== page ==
Georgia tour, jewel of the Caucasus

“An eight day, small group tour taking in Georgia’s top highlights, from the Caucasus Mountains to cultural gems, staying in both hotels and small locally owned guesthouses.”

Highlights

Tbilisi | Mtskhehta | Jvari Pass | Kazbegi | High Caucasus Mountains | Gori | Uplistsikhe | Kutaisi | Svaneti | Mestia | Ushguli | Mount Shkhara

Description of Georgia tour, jewel of the Caucasus

This small group Georgia tour takes you to the jewel of the Caucasus, and one of Europe most fascinating and undiscovered places. You’ll not only see the main highlights, but also get the chance to delve a little deeper, getting to know its proud and cultured people and to understand its complicated history and heritage.

The tour kicks off in colourful Tbilisi, full of galleries, parks, and beautiful architecture, from where you’ll head to one of the oldest cities in Georgia and the country’s spiritual heart, photogenic Mtskhehta, which is home to a fine collection of UNESCO listed monuments.

A drive into the High Caucasus Mountains comes next, where you’ll visit Mount Kazbek, a place rich in mythology, where Prometheus was chained to a mountainside, according to Greek legend. Next on the agenda is Svaneti, home to the unique Svan people and one of the continent’s most remote and traditional areas; a land of soaring mountains and atmospheric stone villages, where Christianity and Pagan beliefs go hand in hand.

Returning to Tbilisi, you’ll explore the diverse culture and history of this fascinating city, which has been home to a host of different peoples from the Ottomans to the Persians to the Soviets. On the agenda is a visit to the National Museum and an exploration of the historic old quarter.

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Check dates

2019: 11 May, 14 Sep
2020: 9 May, 12 Sep
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Responsible tourism

Responsible tourism: Georgia tour, jewel of the Caucasus

Environment

Some of the time on this tour is spent in towns and cities, but we do spend a significant proportion of the trip exploring the countryside and wilder areas of the region. We brief our travellers to stick to the trails so as not to disturb this unique landscape and leave it for others to enjoy. These countries were part of the Soviet Union and as such western European norms regarding the environment are not so well entrenched, therefore it is quite common for local people to dispose of rubbish simply by throwing it out of the window. We operate a strict no litter policy on our tours, and work to educate our drivers and other service providers so as to avoid contributing to this problem.

Similarly, in conjunction with our local team we work with hotels and guesthouses to implement best practices when it comes to environmental matters – in some places this is far behind what we might be used to in other parts of the world. This includes basic things like not replacing towels - small things but the Caucasus especially outside of the capital cities is not as used to tourism as countries in western Europe.

In Svaneti we stay in small guesthouses which make a point of using local produce for the meals it provides – local in the sense of being from the village and surrounding area, not from elsewhere. Not only is this a great introduction to the culinary culture of Georgia but it helps in a small way to cut down on food miles.

Community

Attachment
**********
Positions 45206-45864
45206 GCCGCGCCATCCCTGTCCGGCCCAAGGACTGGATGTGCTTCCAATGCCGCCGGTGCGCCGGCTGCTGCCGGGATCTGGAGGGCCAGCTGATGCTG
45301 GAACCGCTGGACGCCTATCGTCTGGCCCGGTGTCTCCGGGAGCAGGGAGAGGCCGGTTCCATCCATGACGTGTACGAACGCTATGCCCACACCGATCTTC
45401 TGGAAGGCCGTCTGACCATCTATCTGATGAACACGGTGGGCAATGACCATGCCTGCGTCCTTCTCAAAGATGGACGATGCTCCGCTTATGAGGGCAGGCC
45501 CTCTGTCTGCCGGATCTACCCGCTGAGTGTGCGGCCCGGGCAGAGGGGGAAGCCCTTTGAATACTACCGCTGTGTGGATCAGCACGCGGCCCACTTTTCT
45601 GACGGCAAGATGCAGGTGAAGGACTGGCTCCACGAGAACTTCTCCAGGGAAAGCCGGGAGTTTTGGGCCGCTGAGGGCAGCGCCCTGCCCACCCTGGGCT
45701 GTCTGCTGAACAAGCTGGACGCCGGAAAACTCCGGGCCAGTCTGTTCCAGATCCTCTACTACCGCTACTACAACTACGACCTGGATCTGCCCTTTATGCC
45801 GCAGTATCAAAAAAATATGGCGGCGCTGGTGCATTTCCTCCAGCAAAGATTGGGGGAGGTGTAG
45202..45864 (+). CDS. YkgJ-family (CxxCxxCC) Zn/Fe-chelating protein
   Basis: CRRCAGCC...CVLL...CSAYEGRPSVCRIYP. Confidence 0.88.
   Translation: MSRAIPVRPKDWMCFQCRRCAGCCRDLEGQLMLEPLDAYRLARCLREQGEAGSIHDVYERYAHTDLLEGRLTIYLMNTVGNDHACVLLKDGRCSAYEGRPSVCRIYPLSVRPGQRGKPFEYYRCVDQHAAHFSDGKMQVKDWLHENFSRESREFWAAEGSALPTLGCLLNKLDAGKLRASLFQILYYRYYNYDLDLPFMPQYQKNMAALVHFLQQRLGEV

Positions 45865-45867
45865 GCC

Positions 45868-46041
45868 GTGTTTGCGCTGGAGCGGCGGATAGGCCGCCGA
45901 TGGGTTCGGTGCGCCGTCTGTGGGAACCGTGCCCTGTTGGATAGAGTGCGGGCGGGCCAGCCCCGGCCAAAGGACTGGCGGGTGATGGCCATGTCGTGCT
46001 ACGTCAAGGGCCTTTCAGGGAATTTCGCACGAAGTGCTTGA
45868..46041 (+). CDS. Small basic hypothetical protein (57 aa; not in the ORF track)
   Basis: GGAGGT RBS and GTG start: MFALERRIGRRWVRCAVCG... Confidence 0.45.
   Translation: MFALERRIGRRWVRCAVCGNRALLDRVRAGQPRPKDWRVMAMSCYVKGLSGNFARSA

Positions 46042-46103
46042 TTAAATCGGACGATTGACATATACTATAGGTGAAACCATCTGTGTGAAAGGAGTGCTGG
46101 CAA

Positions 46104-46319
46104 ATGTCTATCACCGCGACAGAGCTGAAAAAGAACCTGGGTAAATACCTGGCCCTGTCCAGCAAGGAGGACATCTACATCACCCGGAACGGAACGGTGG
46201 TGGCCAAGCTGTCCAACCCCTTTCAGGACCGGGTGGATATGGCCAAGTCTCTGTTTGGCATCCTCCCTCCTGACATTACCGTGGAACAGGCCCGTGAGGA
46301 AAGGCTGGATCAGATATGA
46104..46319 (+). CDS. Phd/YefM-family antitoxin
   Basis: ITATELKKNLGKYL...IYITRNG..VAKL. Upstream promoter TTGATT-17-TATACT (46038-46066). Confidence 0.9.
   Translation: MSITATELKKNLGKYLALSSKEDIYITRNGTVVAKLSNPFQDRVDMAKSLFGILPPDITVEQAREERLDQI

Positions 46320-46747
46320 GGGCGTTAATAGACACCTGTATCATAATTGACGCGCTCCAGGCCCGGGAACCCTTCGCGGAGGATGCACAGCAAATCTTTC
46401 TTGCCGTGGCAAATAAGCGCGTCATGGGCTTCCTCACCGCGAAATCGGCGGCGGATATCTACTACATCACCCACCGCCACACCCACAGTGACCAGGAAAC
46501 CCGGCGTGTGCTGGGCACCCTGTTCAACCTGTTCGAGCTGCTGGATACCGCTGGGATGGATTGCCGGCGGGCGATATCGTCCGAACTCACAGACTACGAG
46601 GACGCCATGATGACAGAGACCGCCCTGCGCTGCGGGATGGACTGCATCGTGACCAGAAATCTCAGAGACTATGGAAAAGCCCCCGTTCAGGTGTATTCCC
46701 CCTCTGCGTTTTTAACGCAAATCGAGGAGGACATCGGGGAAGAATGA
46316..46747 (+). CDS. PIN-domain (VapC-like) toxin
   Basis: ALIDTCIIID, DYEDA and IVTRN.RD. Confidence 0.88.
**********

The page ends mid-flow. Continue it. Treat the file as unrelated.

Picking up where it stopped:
On all of tours we strive to include a strong focus on local communities and we are firm believers that tourism should have a positive impact on the places visited. On this tour we spend time in the remote province of Svaneti, tucked away in the High Caucasus mountains. We stay at locally owned guesthouses and hotels and where appropriate employ the services of local people in order not only to gain a greater insight into the complex traditions here but to ensure that they gain financial benefit from our visit, rather than just being ‘exhibits’. The communities here do not have a wealth of opportunities to earn money, and tourism helps to bring vital income to the region. It also helps to ensure that there is employment for young people – a key problem with many of the more isolated communities in this part of the world is that younger generations migrate to the cities due to a lack of employment opportunities, and this has a negative impact upon such places, meaning that traditions start to die out. The presence of tourism helps, in a small way, to keep the traditional ways alive.

These are very traditional areas with certain codes of behaviour, and the people here are not that accustomed to outsiders. We ensure that our travellers are appropriately briefed in order so as not to offend local sensibilities. This can include appropriate behaviour in front of local shrines, and the customs of Georgian hospitality. This also applies to the numerous churches and monasteries that we visit on this trip; Georgia is a deeply religious country and it is important that we respect these traditions.

We visit a number of sites and monuments on this tour that do not necessarily receive much funding from other sources; the entrance fees that we include help to maintain the heritage of this country for future generations – not just western travellers but more importantly to local people to whom they have far more cultural and historical significance. We use locally owned suppliers and our partners here are deeply involved with the preservation of the culture and heritage of the country. Many of the region’s sites have been poorly maintained in the past and entrance fees play an important part in their restoration and conservation.

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